The story goes that when screenwriter Shane Black was coming up in Hollywood 15 years ago, he and his housemates used to throw bashes that regularly devolved into precise re-creations of classic fight scenes from Hong Kong action movies on their front lawn. His directorial debut ''Kiss Kiss, Bang Bang" takes a similar approach to the hard-boiled detective genre: It's a merry deconstructive delight and easily the best party in town.
It's also a surprisingly confident comeback for Black -- the kid who made millions penning boom-boom buddy films like ''Lethal Weapon" in the late 1980s -- and a blazing return to form for both Robert Downey Jr. and Val Kilmer. ''Kiss Kiss, Bang Bang" is such a good time that you may not care if it's less than the sum of its fabulously witty parts.
Downey's drug and legal problems are in the past but they've somehow added to his bitter comic authority. Playing petty thief-turned-Hollywood-actor-turned-wannabe-detective Harry Lockhart, Downey narrates his way through the byzantine plot like a man spinning tall tales, occasionally stopping to point out their absurdity. Several times, the film appears to jam in the projector gate while Harry berates himself for missing a key bit of information.
A little of this meta-movie archness goes a long way unless you're an expert juggler, and ''Kiss Kiss, Bang Bang" is lucky to have a number on board. Lured to LA by a shady producer (Larry Miller) promising him a part, Harry is instructed to stick by the side of private eye Perry Van Shrike, a.k.a. Gay Perry (Kilmer), who dresses in discreetly expensive suits and informs him that real PI work is boring. This is just before a car with a dead woman in its trunk sails over their heads.
There are many more corpses before the film ends, but they seem to pile up almost accidentally, and to Harry's great chagrin. (The one that appears in his hotel bathroom is greeted with an involuntary physical response that's both understandable and really sick.) All he wants to do is get close to Harmony Lane (Michelle Monaghan), the childhood sweetheart who has reappeared, almost magically, as a struggling actress in Gay Perry's orbit. Despite her protests -- and Monaghan doth protest with sly and sensuous charm -- she and Harry are made for each other.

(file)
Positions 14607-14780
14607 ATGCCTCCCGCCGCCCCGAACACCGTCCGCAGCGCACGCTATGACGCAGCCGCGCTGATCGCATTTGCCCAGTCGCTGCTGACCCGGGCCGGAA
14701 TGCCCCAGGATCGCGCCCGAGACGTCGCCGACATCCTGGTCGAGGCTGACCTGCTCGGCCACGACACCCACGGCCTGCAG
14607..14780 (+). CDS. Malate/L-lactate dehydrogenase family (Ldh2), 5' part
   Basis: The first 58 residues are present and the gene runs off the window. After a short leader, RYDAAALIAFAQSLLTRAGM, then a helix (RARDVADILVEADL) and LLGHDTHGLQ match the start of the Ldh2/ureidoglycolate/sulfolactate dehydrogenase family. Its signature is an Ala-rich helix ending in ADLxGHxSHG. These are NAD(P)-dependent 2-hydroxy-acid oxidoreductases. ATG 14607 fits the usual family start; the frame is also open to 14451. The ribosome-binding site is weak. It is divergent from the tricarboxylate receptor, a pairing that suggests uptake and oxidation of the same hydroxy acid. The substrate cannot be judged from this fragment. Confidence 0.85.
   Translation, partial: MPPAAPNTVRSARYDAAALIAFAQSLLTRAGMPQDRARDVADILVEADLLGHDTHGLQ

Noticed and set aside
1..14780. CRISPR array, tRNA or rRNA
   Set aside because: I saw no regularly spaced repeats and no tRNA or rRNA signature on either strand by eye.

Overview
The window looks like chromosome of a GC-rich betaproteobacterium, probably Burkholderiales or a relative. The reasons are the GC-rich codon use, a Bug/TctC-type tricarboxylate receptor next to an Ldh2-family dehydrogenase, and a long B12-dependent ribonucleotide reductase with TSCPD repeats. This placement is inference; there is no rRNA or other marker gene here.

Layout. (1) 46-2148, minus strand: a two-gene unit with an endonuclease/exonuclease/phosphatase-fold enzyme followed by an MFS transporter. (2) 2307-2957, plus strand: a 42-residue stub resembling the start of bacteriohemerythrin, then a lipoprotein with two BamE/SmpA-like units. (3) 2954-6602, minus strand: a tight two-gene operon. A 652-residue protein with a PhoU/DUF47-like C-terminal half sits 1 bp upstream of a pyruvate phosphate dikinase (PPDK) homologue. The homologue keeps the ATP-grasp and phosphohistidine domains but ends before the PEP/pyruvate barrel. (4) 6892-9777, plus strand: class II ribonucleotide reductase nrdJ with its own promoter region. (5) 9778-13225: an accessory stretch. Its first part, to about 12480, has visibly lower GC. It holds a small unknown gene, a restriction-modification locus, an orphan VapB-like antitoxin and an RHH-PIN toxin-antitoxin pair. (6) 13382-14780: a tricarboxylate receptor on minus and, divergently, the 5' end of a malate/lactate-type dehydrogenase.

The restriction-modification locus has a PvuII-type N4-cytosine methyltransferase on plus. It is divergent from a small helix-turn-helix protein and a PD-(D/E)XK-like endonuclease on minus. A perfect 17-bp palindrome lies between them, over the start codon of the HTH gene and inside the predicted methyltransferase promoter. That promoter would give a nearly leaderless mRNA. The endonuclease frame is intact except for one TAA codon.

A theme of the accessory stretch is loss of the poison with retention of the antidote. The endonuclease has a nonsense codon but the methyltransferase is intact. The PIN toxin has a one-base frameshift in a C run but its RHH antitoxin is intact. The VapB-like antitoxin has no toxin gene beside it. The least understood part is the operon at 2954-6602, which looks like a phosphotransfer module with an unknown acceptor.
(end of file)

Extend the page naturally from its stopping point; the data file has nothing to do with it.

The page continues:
''Kiss Kiss, Bang Bang" is full of mordantly delicious inside-Hollywood shots: When a woman at a party tells Harry ''I do a little acting," the film cuts to her scene getting decapitated in a Z-grade horror film. There's even a riff on the pharmaceutically fueled home invasion that was Downey's real-life nadir a few years back; the movie suggests this is a normal stage for actors on the slide. Black's equally in love with the tough-guy patter of private eye fiction, but he gives it a playfully shallow spin that lives on the lips of actors and dies on the printed page (meaning it's useless to quote here).
Downey ricochets through ''Kiss Kiss" with aplomb, but Val Kilmer owns the movie as a man who approaches his sexuality with the same dryly rattled professionalism as he approaches his caseload. Gay Perry doesn't really want Harry around -- ''Sleep badly; any questions, hesitate to call," he instructs his partner by way of saying good night -- but he knows a good mystery when someone else bumbles into it. Kilmer's timing here elevates Black's bad-boy dialogue close to the realm of farce, and for those who remember the actor's '80s comedies like ''Real Genius," this is a long-awaited homecoming. (For those who know only the unintentional hilarity of ''Alexander" and ''The Island of Dr. Moreau," Kilmer will be a revelation.)
Much of the fun in ''Kiss Kiss, Bang Bang" lies in the piling of event upon surreal event, and while I'm still not sure how that large, friendly dog got in there, its scene is perhaps the movie's black-comedy highpoint. There are shady women in pink wigs, gunmen trying to banter Tarantino-style and failing, an unwanted minor amputation, and bullets that never land where they're meant to.
After a while, though, the seams holding the whole thing together start to come apart, and in the spaces between you see -- nothing. More antic than ''Get Shorty" and less brutally artful than ''Pulp Fiction," ''Kiss Kiss, Bang Bang" lacks the lasting impact of either movie, and it continually tiptoes on the edge of smarm. The central mystery is sacrificed to individual scenes; the self-conscious style ultimately nullifies its content. When Elvis makes a brief appearance toward the end, you realize Black's willing to throw just about anything into his stewpot. He has fashioned a dazzling bagatelle that spins faster and faster until it disappears, and while the movie puts him back in the ring, there's only so much pride you can take in glibness.
Maybe that's asking too much. ''Kiss Kiss, Bang Bang" is a terrific one-night stand, but you may wake up, as Harry does, and wonder exactly who you slept with.
Ty Burr can be reached at firstname.lastname@example.org.